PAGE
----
Section 1

Physical Meaning Of Geometrical Propositions


I adhered scrupulously to the precept of that brilliant theoretical physicist, L. Boltzmann.

We were taught that Euclid’s geometry is true. But are we really sure?

Geometry has concepts like “plane,” “point,” and “straight line.” These lead to axioms which we are inclined to accept as “true.”

From this, all the remaining propositions are shown to follow from those axioms, i.e. they are proven.

A proposition is then correct(“true”) when it has been derived in the recognised manner from the axioms.

The question of the “truth” of the individual geometrical propositions is thus reduced to one of the “truth” of the axioms. But his is actually unanswerable by the methods of geometry. It is also in itself entirely without meaning.

We cannot ask whether it is true that only one straight line goes through two points. We can only say that Euclidean geometry deals with things called “straight lines.” These lines have the property of being uniquely determined by two points situated on it.

The concept “true” does not tally with the assertions of pure geometry, because by the word “true” we are eventually in the habit of designating always the correspondence with a “real” object.

Our Perceptions are Relative and Dynamic and Not Absolute and Static

Geometry, however, is not concerned with the relation of the ideas involved in it to objects of experience, but only with the logical connection of these ideas among themselves.

This is why we feel constrained to call the propositions of geometry “true.”

Geometrical ideas correspond to objects in nature. This correspondence is the exclusive cause of the genesis of those ideas.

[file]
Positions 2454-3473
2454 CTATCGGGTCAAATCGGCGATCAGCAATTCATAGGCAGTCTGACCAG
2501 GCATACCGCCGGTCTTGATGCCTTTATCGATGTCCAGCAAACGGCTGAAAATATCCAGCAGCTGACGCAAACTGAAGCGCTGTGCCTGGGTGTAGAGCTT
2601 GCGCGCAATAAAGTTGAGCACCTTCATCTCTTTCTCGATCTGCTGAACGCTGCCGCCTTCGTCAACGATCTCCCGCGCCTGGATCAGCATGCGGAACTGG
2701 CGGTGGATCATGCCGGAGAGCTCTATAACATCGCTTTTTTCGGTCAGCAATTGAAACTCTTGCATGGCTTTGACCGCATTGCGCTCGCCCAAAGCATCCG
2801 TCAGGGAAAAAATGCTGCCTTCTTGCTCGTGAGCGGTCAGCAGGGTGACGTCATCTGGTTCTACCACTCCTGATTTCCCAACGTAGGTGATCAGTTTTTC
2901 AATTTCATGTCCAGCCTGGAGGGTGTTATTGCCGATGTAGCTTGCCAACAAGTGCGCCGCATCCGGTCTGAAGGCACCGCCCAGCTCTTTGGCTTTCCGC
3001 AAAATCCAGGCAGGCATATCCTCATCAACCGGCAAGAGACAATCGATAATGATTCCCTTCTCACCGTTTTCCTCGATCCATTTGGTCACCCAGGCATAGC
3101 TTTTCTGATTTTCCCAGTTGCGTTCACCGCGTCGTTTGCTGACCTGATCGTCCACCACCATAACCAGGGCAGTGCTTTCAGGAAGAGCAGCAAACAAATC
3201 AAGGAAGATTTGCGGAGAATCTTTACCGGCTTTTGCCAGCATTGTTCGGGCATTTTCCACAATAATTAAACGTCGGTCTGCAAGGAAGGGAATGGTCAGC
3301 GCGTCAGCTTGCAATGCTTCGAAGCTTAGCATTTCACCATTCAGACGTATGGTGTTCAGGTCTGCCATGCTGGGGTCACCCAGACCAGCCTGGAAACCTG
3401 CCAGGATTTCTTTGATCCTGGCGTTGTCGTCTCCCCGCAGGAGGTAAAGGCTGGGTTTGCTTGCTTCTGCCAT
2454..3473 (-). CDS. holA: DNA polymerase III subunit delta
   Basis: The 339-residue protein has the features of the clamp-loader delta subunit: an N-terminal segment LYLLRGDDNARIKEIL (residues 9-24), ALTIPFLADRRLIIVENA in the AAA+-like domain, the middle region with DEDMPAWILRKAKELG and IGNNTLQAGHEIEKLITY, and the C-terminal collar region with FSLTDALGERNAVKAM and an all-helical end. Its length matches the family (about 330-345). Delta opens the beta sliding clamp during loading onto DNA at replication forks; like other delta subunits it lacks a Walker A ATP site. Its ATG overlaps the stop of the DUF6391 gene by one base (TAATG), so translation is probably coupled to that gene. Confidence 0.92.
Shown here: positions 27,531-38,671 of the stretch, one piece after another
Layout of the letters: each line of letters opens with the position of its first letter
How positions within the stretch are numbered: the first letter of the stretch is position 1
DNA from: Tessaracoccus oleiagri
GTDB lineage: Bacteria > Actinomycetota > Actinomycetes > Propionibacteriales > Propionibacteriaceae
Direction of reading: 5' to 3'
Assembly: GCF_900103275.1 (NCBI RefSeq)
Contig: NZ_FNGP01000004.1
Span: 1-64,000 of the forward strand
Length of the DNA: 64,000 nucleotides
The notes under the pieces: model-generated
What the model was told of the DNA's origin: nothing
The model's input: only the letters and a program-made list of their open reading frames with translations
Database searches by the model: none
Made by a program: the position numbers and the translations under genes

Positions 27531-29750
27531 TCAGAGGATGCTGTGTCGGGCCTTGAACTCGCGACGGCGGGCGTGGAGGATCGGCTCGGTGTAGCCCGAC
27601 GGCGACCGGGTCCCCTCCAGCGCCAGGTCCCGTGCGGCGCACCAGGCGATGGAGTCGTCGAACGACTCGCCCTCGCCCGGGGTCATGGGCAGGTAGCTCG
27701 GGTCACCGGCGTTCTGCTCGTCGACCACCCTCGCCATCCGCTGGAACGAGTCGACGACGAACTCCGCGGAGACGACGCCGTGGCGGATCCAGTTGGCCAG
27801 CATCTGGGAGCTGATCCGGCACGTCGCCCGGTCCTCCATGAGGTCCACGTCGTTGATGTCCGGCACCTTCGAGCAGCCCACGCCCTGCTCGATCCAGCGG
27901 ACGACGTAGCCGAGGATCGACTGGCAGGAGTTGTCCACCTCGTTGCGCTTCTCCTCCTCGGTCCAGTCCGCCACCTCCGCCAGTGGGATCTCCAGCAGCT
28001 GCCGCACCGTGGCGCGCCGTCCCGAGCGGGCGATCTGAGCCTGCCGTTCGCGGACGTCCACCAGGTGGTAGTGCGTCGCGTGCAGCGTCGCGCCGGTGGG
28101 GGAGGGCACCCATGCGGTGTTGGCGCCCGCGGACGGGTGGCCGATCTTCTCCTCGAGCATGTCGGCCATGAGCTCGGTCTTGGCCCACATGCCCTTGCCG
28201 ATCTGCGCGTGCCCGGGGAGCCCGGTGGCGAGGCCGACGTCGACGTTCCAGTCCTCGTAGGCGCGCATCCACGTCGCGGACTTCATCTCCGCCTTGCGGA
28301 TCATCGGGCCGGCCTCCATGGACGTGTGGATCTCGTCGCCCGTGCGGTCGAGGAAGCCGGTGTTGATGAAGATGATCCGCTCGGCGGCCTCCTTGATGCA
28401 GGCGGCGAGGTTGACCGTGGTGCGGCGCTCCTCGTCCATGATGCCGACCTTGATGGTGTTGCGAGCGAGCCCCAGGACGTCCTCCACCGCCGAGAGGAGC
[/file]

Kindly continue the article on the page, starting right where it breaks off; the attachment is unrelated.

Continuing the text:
Geometry should refrain from such a course, in order to give to its structure the largest possible logical unity.

For example=

  • we have the deep habit of seeing two marked positions on a rigid body
  • we are used to regard three points on a straight line when seen with one eye.

The propositions of Euclidean geometry become relative to the position of rigid bodies if we decree that the two points on that rigid body always correspond to the same line-interval-distance, independently of any changes in the position of that body,

For example, three points A, B and C on a rigid body lie in a straight line when=

  • A and C are given
  • B is chosen such that the sum of the distances AB and BC is as short as possible

This incomplete suggestion will suffice for our present purpose.

This kind of geometry is then to be treated as a branch of physics. The geometry is true if it matches those real things that we associate with those geometries.


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